Typically his full letters would go a couple of tight single-space typewritten pages (in the very small font-size his typewriter had), then as he broke off to sign the letter he would add marginal notes, then long looping addenda that wound around the pages; then he’d begin to write where the typewriter left off, and another page or two of his compact handwritten words would come.

Incapable of reproducing the shape of their originals, the following transcriptions necessarily lack one of the most beautiful features of Irby’s letters: their near illegibility. The effect is due less to Irby’s handwriting than to his habit (as Schelling notes) of filling every square iota of the page’s surface with it — blocks of text running in multiple directions, a vortification of the page. Aside from the physical appearance of these transcriptions, then, the general formatting and stylistic features of the originals have been reproduced as accurately as possible. Irby’s dropdown indentations for new paragraphs, for example, his substitution of the em dash for various marks and functions of punctuation, and his characteristically expressive compound word-formations (e.g., “howsomever,” “hodgepodged,” “yesiree,” “hardnesses,” “outloud,” “buildingup,” “headon,” “wot the hell,” “fur shure,” “it not only thunderstormed, […] it hailed abt hensegg size”), as well as his Blk Mntn shorthand (e.g., “yr,” “cd,” “wd,” “abt,” etc.), have all been retained. And Irby’s characteristic practice of underlining text for emphasis has also been preserved, both for the sake of verisimilitude and for maintaining a clear distinction between authorial and editorial formatting gestures (i.e. underlining vs. italicizing; see below).

For the sake of readability, some of Irby’s marginalia, “looping addenda,” and minor handwritten revisions have been moved from their original positions but all significant modifications that these transcriptions have made to the manuscript or typescript originals are detailed in the endnotes. Italics indicate any handwritten changes or additions to the letter — e.g., continuations in the margin, side-notes and footnotes, caret inserts, etc. With a few exceptions (e.g., the three-tiered wordplay in the first paragraph of Irby’s “12 May 72” letter), this material appears either at the end of the main body of the letter, or is provided in the endnotes, which offer a wide variety of contextual information, from the names of lesser-known writers and literary magazines, to relevant historical events, like the Delano Grape Strike. For further biographical context, including the years of publication for Irby’s major books, see the “Chronology” elsewhere in this feature. Likewise, for a brief discussion of the barn star symbol that accompanies Irby’s signature in letters beginning around 1965, see Denise Low’s essay.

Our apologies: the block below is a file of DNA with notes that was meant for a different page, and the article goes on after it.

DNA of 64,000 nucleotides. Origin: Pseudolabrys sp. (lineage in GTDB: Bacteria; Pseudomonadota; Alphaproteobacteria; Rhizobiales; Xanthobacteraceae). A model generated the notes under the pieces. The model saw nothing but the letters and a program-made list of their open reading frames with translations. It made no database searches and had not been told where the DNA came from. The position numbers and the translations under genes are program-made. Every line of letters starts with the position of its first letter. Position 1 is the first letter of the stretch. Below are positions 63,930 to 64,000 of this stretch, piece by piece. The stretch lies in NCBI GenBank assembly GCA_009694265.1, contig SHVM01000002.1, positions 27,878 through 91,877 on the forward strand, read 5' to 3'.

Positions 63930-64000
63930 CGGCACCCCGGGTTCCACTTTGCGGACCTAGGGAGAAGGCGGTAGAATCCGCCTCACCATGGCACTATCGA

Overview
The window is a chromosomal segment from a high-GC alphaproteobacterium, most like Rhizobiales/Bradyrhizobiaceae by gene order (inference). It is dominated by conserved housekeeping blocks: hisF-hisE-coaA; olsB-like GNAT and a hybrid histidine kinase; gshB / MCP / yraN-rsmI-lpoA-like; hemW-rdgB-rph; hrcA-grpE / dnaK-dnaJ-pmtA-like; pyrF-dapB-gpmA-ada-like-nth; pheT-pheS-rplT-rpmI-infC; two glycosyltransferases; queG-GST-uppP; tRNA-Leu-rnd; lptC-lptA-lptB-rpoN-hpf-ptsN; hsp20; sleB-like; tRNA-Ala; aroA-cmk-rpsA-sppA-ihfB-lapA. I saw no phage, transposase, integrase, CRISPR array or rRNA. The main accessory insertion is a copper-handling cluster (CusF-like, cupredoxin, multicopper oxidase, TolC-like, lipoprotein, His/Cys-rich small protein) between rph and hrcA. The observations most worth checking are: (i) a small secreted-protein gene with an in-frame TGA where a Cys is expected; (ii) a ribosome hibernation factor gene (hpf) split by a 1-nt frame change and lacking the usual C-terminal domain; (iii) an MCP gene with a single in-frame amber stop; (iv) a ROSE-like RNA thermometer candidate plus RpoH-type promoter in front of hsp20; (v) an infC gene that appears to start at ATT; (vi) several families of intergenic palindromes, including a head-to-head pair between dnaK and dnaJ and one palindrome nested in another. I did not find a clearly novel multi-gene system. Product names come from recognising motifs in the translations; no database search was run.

Irby enclosed drafts of poems with a number of the following letters, and with the exception of those that have been collected in The Intent On, all of these poems are reproduced in this feature. Two of these poems however — “KANSAS FLOWERS” (“26 Dec 1965”), and “KANSAS IS THE HOME OF PROHIBITION” (“12 Sep 1963”) — which originally occur, handwritten, in the flow of the main text of their respective letters, have been reproduced as such here. The other poems appear in the unpublished/uncollected poems section of this feature, and information about their epistolary origins can be found in that section’s prefatory note. Lastly, the ellipses enclosed in square brackets indicate places where text has been removed, either at the request of the author, or out of respect for the privacy of other people. These ellipses appear in brackets so as not to be confused with ellipses in the original.

With the exception of the two letters quoted at length in this introduction — both of which come from Irby’s personal archives — the originals of all of the following letters are housed with Dorn’s papers in one of two special collections libraries: the first five letters included here appear courtesy of the Department of Special Collections and University Archives, Stanford University Libraries; and the remaining seven letters appear courtesy of the Department of Archival and Special Collections at the Thomas J. Dodd Research Center, University of Connecticut. Specific citation information for each letter can be found in the endnotes. — Kyle Waugh



1. Original manuscript, To Max Douglas introduction, 1974 folder 453, Edward Dorn papers, Archives and Special Collections at the Thomas J. Dodd Research Center, University of Connecticut Libraries.